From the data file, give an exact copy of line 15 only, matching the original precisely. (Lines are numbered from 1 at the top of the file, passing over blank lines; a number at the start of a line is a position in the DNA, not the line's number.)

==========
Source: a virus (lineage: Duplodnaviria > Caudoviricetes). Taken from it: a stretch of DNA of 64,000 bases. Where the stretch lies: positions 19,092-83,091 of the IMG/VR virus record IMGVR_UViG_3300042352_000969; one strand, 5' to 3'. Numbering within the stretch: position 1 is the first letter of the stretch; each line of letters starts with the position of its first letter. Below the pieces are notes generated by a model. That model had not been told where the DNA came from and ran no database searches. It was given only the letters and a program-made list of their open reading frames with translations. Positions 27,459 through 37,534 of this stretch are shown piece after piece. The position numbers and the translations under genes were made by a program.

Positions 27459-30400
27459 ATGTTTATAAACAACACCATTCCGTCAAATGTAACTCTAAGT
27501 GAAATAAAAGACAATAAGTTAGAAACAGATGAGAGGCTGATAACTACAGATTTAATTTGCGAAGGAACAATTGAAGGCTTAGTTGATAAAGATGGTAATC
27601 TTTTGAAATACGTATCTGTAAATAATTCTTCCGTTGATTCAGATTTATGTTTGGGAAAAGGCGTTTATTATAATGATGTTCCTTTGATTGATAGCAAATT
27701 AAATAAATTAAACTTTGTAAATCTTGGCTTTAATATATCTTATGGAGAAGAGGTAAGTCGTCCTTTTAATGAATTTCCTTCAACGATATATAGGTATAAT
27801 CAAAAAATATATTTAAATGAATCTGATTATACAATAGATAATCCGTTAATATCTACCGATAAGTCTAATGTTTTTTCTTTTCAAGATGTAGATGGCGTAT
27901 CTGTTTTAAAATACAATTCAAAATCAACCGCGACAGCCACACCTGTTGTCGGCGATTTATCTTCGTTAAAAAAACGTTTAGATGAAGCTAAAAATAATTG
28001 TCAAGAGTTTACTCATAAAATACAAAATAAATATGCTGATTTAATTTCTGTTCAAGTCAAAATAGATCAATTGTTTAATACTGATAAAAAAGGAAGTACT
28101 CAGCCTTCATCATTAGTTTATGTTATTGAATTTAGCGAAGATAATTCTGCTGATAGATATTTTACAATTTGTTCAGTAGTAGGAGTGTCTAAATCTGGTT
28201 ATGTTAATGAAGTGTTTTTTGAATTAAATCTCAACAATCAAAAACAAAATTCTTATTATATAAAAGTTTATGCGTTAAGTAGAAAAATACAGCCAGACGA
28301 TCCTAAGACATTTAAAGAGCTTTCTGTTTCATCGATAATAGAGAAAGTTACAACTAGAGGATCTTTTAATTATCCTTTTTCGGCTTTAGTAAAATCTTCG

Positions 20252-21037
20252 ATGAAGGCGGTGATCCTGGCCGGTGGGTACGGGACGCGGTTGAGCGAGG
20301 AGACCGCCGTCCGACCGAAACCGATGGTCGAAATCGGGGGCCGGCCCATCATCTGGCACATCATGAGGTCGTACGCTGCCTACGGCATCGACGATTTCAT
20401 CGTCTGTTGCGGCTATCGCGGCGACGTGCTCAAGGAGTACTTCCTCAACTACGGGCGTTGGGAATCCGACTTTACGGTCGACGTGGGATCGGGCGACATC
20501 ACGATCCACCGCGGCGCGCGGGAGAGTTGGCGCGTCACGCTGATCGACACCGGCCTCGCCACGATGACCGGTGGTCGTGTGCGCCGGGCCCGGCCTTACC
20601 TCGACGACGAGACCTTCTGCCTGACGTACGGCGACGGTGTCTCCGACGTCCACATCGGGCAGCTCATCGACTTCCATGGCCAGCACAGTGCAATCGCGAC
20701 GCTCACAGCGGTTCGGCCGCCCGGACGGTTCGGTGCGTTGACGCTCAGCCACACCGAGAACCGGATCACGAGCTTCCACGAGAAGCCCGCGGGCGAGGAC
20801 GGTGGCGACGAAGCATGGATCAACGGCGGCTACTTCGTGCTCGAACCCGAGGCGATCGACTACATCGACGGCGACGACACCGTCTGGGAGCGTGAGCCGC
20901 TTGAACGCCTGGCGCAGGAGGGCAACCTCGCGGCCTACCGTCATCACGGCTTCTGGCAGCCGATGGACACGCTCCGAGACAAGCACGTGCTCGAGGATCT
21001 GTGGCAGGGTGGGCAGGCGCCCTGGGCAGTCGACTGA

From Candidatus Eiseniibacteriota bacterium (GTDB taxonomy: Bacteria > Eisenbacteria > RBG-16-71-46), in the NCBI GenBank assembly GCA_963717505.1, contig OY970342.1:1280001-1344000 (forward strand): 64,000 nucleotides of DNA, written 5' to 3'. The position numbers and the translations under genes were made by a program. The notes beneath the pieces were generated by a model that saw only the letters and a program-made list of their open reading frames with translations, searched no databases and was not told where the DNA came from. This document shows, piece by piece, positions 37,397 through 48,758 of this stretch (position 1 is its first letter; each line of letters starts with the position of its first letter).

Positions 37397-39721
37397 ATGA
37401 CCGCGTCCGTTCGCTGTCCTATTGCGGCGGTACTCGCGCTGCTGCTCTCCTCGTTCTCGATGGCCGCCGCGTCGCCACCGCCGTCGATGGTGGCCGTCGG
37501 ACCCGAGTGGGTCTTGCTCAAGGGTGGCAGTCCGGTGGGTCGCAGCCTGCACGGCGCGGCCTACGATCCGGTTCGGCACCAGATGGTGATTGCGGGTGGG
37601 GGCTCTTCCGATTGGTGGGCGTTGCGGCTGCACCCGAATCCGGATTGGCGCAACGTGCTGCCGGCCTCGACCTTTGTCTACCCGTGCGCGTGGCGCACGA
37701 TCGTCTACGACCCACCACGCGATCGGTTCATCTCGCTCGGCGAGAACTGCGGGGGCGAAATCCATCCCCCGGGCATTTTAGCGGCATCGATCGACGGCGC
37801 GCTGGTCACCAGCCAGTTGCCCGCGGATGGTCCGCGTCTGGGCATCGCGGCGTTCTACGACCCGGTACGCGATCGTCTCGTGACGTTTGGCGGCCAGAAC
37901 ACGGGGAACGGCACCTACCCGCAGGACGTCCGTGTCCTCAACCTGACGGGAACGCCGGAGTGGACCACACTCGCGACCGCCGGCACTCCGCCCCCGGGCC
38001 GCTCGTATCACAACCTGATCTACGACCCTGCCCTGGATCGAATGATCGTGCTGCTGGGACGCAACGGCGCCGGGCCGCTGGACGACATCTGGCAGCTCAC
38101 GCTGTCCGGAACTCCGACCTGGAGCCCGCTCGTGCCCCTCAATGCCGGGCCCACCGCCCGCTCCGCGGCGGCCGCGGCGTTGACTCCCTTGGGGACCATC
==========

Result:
20301 AGACCGCCGTCCGACCGAAACCGATGGTCGAAATCGGGGGCCGGCCCATCATCTGGCACATCATGAGGTCGTACGCTGCCTACGGCATCGACGATTTCAT